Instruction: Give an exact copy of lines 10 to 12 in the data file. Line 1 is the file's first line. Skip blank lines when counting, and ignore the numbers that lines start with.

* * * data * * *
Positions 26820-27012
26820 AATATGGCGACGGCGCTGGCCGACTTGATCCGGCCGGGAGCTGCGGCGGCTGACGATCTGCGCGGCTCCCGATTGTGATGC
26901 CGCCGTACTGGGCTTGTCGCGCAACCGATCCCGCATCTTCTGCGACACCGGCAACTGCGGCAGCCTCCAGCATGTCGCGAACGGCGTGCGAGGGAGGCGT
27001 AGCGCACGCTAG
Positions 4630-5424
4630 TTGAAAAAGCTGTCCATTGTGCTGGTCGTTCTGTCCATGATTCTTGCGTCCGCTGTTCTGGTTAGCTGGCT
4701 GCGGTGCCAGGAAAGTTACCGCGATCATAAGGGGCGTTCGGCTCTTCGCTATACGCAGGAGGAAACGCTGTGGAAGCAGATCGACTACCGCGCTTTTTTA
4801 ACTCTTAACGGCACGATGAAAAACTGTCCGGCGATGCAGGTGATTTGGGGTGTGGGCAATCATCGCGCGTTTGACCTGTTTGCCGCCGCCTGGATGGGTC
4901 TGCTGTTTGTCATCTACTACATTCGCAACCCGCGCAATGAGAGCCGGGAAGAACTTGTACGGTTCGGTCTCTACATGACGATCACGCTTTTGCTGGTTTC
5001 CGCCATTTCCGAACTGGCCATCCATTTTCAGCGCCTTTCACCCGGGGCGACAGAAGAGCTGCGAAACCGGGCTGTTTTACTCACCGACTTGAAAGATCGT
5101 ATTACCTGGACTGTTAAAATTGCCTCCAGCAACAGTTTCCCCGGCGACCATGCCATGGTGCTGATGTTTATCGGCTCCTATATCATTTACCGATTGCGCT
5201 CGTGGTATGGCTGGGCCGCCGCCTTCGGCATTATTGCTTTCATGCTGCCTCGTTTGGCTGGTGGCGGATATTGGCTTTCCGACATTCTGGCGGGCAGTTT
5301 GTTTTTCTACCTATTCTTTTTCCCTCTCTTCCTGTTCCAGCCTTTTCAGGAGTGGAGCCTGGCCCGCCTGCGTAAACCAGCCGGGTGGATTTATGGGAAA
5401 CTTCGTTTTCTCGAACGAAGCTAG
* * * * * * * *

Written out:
5001 CGCCATTTCCGAACTGGCCATCCATTTTCAGCGCCTTTCACCCGGGGCGACAGAAGAGCTGCGAAACCGGGCTGTTTTACTCACCGACTTGAAAGATCGT
5101 ATTACCTGGACTGTTAAAATTGCCTCCAGCAACAGTTTCCCCGGCGACCATGCCATGGTGCTGATGTTTATCGGCTCCTATATCATTTACCGATTGCGCT
5201 CGTGGTATGGCTGGGCCGCCGCCTTCGGCATTATTGCTTTCATGCTGCCTCGTTTGGCTGGTGGCGGATATTGGCTTTCCGACATTCTGGCGGGCAGTTT